North Korea Says US, South Lack ‘Political Will’ on Peace Talks

SEOUL, South Korea (AFP) – North Korea on Tuesday said U.S.-South Korean war games are a “flagrant violation” of efforts to reach peace on the Korean peninsula and reflect a lack of “political will” to improve relations.

In this image shown by North Korea’s KRT on Aug. 1, 2019, North Korean leader Kim Jong Un, equipped with binoculars, supervises a rocket launch test. (KRT via AP Video)

The comments by an unnamed North Korean foreign ministry spokesman, carried by state news agency KCNA, came as Pyongyang fired two “unidentified projectiles” off its east coast, South Korea’s Yonhap news agency reported, citing the Joint Chiefs of Staff.

“Despite our repeated warnings, the United States and South Korean authorities have finally started the joint military exercise targeting the DPRK,” the foreign ministry spokesman for the nuclear-armed North said, according to KCNA.

“This is an undisguised denial and a flagrant violation of June 12 DPRK-US Joint Statement, Panmunjom Declaration and September Pyongyang Joint Declaration, all of which are agreements to establish new DPRK-US relations and build a lasting and stable peace regime on the Korean peninsula,” the spokesman said.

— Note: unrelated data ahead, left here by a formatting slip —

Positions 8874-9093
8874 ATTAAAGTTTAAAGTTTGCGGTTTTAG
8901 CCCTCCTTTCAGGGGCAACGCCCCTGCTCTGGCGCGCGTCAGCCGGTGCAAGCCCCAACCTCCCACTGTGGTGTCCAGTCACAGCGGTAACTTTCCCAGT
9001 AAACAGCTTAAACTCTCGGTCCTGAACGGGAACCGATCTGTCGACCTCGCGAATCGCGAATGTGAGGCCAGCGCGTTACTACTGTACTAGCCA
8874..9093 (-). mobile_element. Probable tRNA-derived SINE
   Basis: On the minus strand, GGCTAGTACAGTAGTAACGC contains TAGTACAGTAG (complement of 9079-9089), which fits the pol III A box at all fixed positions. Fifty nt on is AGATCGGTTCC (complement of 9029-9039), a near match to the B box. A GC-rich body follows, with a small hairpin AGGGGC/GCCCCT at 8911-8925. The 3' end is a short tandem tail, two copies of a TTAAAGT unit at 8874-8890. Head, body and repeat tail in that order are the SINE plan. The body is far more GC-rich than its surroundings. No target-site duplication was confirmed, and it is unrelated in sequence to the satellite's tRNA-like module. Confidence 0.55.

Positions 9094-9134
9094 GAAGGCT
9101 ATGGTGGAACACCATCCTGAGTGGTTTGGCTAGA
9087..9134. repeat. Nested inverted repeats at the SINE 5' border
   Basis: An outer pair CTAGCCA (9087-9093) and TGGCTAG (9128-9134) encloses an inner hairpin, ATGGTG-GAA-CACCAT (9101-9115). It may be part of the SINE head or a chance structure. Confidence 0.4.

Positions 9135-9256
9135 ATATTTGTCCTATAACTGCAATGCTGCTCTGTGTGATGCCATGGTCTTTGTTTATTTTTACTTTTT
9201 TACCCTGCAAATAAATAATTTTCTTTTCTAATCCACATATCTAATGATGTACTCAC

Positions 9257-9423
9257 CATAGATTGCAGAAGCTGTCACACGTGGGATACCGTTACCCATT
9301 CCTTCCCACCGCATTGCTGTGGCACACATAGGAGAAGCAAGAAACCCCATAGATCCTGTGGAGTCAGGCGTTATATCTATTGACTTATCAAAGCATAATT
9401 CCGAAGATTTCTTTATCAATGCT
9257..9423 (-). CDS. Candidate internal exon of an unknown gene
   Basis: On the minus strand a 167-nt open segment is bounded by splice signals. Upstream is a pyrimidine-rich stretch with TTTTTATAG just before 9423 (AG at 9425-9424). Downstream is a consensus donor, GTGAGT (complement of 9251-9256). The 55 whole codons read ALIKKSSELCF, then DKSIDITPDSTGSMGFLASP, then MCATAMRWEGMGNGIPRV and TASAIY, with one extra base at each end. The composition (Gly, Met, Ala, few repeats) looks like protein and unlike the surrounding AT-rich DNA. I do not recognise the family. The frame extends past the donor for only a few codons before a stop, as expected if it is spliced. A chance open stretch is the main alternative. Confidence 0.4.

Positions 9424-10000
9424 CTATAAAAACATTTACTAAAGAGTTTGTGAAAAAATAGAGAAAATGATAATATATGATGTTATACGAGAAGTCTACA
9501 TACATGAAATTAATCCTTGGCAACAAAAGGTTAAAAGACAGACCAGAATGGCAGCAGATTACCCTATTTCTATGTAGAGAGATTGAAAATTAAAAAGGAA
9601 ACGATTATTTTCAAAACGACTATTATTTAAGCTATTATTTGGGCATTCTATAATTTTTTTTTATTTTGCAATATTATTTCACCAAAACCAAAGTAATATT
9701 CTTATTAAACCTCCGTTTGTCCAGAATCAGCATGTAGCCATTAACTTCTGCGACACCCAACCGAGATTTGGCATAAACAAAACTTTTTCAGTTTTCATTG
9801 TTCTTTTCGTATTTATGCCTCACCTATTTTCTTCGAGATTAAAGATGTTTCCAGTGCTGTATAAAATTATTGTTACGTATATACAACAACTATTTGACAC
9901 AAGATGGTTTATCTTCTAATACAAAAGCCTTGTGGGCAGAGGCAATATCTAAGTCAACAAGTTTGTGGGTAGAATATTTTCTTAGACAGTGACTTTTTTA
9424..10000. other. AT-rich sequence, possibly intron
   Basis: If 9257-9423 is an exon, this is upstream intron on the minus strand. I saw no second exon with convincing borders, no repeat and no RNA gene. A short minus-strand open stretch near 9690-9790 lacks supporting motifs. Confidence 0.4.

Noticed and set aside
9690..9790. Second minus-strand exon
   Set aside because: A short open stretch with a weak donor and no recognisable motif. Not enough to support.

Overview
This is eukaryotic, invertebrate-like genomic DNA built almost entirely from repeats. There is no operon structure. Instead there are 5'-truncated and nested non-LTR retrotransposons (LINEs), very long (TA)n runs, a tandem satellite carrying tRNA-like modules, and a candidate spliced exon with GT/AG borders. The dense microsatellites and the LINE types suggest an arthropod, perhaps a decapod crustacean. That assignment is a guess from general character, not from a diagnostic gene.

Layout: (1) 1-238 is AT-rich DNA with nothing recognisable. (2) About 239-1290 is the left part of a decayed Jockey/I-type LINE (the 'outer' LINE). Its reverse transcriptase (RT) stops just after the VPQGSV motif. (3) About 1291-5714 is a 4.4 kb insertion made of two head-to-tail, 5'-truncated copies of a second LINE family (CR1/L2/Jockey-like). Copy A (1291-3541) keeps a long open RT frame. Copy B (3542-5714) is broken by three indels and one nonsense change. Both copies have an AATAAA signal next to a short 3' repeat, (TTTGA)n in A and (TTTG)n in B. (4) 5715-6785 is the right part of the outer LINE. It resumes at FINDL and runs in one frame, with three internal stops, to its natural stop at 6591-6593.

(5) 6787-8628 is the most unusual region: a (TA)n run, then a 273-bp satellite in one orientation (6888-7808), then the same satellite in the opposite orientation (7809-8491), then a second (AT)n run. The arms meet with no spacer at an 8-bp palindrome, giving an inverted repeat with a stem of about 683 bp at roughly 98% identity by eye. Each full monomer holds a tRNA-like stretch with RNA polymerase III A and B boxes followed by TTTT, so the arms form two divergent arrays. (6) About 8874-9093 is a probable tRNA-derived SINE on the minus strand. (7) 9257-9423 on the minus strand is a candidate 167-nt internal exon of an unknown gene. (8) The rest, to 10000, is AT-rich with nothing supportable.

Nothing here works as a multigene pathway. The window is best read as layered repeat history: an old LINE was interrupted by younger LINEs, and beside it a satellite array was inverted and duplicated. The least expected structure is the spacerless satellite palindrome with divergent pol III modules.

After a year of mutual threats and mounting tension, US President Donald Trump and the North’s Kim Jong Un held a historic summit in Singapore last year, when Kim signed a vague pledge to work towards “denuclearisation of the Korean peninsula”.

A second summit in Hanoi in February broke up amid disagreement on sanctions relief and what the North might be willing to give up in return.

Trump and Kim agreed to resume nuclear talks during an impromptu June meeting in the Demilitarized Zone that divides the peninsula, but that working-level dialogue has yet to begin.

Pyongyang warned last week that further nuclear talks could be derailed if Seoul and Washington push ahead with the manoeuvres, which began on Monday.

The North’s reported firing on Tuesday comes after three earlier weapons tests over eight days.

© Agence France-Presse

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